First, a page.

Google has spent a lot of time touting how its Android operating system is the better choice in the mobile OS wars due to its open source nature. The concept has been that shortly after the company rolls out a new version of the software, it is made available as a free download for anyone to tweak as they see fit and then place it into any device they want such as phones, tablets, televisions and so on. This is what led to so many tablets being released with Android 2.2 Froyo, a version of the OS that even Google itself said was not meant to be placed on device of that screen size, but that’s what happens when you just release your code on to the Internet.
Things appear to be changing slightly now in the case of Android 3.0 Honeycomb. First appearing on the Motorola Xoom, and soon on numerous other tablets, Google has yet to release the source code for this particular version of the software. According to an interview in Bloomberg Businessweek with Andy Rubin, vice-president for engineering at Google and head of its Android group, the software is not quite as ready for the world of developers as previous versions. “To make our schedule to ship the tablet, we made some design tradeoffs,” Mr. Rubin said. “We didn’t want to think about what it would take for the same software to run on phones. It would have required a lot of additional resources and extended our schedule beyond what we thought was reasonable. So we took a shortcut.” He went on to say that Google is keeping the source code from the public because “we have no idea if it will even work on phones.”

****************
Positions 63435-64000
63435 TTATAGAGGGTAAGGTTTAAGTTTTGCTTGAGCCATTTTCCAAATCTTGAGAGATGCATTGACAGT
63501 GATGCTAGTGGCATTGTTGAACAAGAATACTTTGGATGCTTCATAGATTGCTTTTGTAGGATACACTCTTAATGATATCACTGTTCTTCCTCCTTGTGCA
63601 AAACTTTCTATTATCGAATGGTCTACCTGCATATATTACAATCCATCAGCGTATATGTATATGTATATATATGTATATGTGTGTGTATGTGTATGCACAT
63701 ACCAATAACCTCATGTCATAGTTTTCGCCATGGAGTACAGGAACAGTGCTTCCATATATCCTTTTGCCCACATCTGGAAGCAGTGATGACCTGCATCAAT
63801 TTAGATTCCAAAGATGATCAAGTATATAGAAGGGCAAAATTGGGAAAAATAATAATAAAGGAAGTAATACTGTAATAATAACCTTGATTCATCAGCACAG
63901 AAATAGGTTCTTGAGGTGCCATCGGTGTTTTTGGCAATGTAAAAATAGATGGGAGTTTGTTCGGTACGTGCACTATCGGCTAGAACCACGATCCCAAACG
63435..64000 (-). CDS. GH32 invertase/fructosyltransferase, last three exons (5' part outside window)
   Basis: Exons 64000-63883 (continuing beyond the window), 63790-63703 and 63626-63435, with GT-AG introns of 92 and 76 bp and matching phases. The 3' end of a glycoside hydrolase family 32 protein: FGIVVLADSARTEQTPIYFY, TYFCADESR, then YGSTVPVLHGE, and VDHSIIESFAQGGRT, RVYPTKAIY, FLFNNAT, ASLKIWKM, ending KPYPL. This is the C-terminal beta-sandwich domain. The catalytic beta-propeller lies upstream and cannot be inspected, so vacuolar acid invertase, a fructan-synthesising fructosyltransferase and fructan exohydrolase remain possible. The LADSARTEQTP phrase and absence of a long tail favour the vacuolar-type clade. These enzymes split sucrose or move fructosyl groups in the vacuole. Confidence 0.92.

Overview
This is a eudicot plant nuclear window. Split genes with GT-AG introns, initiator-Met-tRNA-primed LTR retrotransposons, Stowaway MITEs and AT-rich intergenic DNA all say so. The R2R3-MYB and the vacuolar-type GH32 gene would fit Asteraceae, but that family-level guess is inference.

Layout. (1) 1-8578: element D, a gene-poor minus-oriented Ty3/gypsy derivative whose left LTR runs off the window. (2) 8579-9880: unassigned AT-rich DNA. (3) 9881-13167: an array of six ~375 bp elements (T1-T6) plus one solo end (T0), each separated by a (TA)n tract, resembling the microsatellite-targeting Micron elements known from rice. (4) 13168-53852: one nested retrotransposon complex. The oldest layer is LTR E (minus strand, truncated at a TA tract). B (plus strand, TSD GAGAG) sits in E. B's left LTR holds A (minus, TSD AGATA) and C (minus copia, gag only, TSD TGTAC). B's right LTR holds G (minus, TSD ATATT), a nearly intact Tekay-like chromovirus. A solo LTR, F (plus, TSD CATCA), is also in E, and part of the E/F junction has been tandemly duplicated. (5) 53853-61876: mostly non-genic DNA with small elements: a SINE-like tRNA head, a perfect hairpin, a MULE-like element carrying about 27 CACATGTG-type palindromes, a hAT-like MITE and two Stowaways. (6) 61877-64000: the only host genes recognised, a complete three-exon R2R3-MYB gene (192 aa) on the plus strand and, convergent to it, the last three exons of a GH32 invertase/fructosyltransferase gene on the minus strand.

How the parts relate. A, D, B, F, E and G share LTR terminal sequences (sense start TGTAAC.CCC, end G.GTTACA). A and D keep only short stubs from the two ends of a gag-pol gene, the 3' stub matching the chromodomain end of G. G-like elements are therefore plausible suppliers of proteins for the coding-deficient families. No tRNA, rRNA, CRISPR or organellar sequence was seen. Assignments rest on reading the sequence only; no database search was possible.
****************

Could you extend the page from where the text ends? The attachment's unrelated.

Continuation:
Not satisfied with that answer, Bloomberg Businessweek did some following up on their talk with Rubin. It seems that Google is not only holding back Honeycomb, but also telling manufacturers that more of their plans need to be cleared with the company. According to their findings, from here on out, if a company wants the earliest possible access to the latest software, they’re going to have to have their plans for it approved by Google. Apparently companies already impacted by this new policy include LG, Samsung, Toshiba and even Facebook which is said to be working on an Android-powered device. Sources familiar with the matter say that the U.S. Department of Justice has already been talked to over these new issues, and we can’t say that doesn’t make a whole lot of sense.
To call yourself an “open source” project means people are supposed to be able to do with it as they please. Imagine if you were suddenly told what you can do with WordPress, the popular blogging software. As it stands now, you can install and do with it as you please, but what if you suddenly had to go to them and spell out all of your plans for them to give you access, would you still consider that an “open” situation? Doubtful.
The only potential upside in all of this could be less fragmentation in the Android landscape. Considering we have phones coming out weekly that are running any number of different versions of the OS, it’s been difficult for developers to decide where they should focus their development dollars. Perhaps it would be better if Google just had a friendly chat with companies as opposed to laying down some sort of approval process? By deciding that approval now must be given for a supposedly “open” platform teeters dangerously close to the “evi;” that Google so desperately wants to avoid.
Things are definitely getting interesting in the Google landscape, and only time will tell if it’s for the better.
What do you think? Should Google be exerting more control over Android?